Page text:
[-] Show simple item record

dc.contributor.authorTruesdale, Angelaeng
dc.contributor.corporatenameUniversity of Missouri-Columbia. Office of Undergraduate Researcheng
dc.contributor.meetingnameUndergraduate Research and Creative Achievements Forum (2004 : University of Missouri--Columbia)eng
dc.date.issued2004eng
dc.descriptionAbstract only availableeng
dc.descriptionFaculty Mentor: Dr. Troy Zars, Biological Scienceseng
dc.description.abstractSurvival in a constantly changing environment benefits from behavioral adaptation (learning), a phenomenon observed throughout the animal kingdom. To determine the mechanisms of learning, we study habituation of the olfactory jump response in Drosophila. This simple form of behavioral plasticity provides a rapid and robust assay for the isolation of genetic determinants of learning. The first step in determining the molecular mechanisms of habituation plasticity is the development of a stable paradigm. We have established protocols in which presentation of an olfactory stimulus elicits a defensive jump reflex in individually assayed flies. Importantly, repeated exposure to an odor decreases the probability of eliciting the jump reflex in a fly. As there are potential changes outside habituation that could also influence the probability of jumping (i.e. adaptation or fatigue), critical criteria must be met before bona fide habituation can be claimed. Most informative is the increase in jumping probability with presentation of a noxious cue following the repeated odor presentation (i.e. a dishabituation stimulus). Data supporting the conclusion that the olfactory jump response can indeed be habituated will be presented.eng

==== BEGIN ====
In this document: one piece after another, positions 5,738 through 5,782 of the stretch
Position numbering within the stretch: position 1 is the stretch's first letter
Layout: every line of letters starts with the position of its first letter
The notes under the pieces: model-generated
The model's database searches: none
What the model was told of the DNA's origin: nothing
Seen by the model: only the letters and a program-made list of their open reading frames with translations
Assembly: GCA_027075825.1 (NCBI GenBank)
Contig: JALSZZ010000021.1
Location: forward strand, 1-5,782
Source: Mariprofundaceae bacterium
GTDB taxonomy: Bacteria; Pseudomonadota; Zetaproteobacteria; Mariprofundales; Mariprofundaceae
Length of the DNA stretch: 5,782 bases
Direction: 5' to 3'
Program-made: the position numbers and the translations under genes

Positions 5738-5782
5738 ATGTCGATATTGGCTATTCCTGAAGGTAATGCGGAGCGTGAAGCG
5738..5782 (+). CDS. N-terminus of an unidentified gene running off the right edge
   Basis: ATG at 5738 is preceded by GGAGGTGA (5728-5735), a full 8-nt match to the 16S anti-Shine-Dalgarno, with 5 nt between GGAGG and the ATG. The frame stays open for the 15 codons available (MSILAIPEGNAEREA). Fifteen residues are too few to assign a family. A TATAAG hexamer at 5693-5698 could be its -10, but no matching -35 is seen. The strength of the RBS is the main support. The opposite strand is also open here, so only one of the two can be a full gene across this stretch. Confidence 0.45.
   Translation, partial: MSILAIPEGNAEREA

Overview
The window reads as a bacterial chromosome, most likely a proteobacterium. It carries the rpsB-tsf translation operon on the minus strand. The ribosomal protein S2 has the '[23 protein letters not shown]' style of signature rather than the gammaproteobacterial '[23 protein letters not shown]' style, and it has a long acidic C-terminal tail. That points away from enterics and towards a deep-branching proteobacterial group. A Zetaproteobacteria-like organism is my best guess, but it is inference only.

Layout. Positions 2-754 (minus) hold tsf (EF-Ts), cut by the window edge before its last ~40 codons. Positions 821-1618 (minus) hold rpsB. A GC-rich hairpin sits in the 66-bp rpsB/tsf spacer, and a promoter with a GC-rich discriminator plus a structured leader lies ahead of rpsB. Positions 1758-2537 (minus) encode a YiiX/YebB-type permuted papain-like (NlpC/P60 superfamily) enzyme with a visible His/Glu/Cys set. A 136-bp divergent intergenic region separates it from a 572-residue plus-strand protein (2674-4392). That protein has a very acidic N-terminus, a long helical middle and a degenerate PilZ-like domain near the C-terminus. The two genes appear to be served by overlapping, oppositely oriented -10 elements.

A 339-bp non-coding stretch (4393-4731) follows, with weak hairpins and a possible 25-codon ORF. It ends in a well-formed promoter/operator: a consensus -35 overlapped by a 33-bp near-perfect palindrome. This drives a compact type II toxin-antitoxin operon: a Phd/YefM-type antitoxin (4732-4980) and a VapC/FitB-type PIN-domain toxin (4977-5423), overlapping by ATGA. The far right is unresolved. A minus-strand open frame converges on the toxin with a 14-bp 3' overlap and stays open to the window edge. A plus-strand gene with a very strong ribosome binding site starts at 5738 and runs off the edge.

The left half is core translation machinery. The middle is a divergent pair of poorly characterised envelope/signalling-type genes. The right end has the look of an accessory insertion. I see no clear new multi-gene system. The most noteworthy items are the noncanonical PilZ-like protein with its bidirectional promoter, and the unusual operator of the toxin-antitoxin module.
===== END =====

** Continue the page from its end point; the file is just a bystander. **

dc.identifier.urihttp://hdl.handle.net/10355/707eng
dc.publisherUniversity of Missouri--Columbia. Office of Undergraduate Researcheng
dc.relation.ispartof2004 Undergraduate Research and Creative Achievements Forum (MU)eng
dc.relation.ispartofcommunityUniversity of Missouri-Columbia. Office of Undergraduate Research. Undergraduate Research and Creative Achievements Forumeng
dc.subjectbehavioral adaptationeng
dc.subjectgenetic determinantseng
dc.subjecthabituation plasticityeng
dc.titleBehavioral plasticity of an olfactory jump reflex in Drosophila [abstract]eng
dc.typeAbstracteng


Files in this item

[PDF]

This item appears in the following Collection(s)

[-] Show simple item record